Noon is the best time of the day to spray herbicides. It affords time for the morning dew to evaporate, so it doesn’t dilute the mixture. Lunchtime application also allows the weeds to soak up plenty of sunshine, which helps the herbicide penetrate the whole plant.
Do You Need to Mix Weed Killer with Water?
The answer to this question depends on the form of weed killer you buy. Many weed killers sold in supermarkets and DIY shops come pre-mixed and ready to apply. Others are supplied as a concentrate and need combined with water before use. Product labels will tell you all you need to know about dilution rates and active ingredients.
How to Apply Weed Control Products
Before you apply weed killer always read the label of the particular product you’ve chosen. Bear in mind that the chemicals you’re working with can be hazardous, so ensure you follow all the safety instructions carefully.
Different types of weed killer can get used in different ways:
Selective Lawn Weedkillers
Use a Watering Can
Concentrated weed killers are easily applied using a watering can. Read the label to determine how much product and water to use and mix them. Then use a sprinkle bar or a fine rose to spray the product over the area. Apply evenly over the lawn, lightly wetting the weed leaves. Ensure you use a separate watering can for weed killer to prevent transferring residue onto healthy plants – it’s a good idea to use a different colour.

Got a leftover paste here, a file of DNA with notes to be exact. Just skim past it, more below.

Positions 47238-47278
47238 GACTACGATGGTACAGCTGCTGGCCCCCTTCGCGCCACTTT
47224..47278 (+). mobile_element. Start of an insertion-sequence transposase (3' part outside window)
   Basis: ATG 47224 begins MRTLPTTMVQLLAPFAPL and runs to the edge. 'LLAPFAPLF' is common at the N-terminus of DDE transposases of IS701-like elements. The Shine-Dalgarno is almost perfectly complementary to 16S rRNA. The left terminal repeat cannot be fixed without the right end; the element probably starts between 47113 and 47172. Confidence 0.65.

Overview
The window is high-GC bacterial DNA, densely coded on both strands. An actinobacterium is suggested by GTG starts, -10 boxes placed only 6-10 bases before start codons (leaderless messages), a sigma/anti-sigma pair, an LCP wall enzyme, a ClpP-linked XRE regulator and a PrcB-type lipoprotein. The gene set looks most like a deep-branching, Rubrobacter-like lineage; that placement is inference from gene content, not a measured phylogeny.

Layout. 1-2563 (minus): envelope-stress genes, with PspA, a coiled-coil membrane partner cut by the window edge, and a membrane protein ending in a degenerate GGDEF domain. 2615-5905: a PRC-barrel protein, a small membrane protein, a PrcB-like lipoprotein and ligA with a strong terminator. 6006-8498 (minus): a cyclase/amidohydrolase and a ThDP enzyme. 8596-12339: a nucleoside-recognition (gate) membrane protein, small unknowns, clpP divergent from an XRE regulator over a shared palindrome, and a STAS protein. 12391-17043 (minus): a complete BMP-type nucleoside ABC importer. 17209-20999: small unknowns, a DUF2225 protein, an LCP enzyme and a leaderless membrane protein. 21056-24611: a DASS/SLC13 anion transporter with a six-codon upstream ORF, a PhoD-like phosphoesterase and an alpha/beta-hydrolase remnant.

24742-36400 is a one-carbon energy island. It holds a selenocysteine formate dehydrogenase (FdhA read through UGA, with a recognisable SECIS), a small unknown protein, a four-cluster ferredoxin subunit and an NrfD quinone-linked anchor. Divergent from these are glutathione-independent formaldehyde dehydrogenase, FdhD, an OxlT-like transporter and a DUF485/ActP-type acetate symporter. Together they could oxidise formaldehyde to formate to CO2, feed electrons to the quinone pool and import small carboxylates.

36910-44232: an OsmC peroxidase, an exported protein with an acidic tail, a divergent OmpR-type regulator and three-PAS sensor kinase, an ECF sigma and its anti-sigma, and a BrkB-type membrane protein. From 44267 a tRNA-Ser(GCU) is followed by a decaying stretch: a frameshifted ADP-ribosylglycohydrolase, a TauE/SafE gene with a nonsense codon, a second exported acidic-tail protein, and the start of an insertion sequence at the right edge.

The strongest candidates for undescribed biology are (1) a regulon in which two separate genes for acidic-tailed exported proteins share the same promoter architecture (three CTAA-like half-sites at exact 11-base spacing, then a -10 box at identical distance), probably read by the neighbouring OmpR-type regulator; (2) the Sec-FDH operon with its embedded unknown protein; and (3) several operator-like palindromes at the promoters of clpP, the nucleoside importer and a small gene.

The easiest way spread weed-and-feed granules is to use a spreader designed for the purpose. These can be wheeled up and down the garden until the lawn is covered. However, they can be expensive and take up a fair amount of storage space.
A cheaper way to spread granules is to mark out metre squares on the lawn using pegs and string. Then simply sprinkle the granules into each square by hand to ensure an even spread.
Spread outwards from a corner of the lawn, so you don’t need to walk over an already treated area when you’re finished. Leave the weed killer for 24 hours before watering in the granules, and wait a few days before mowing the lawn.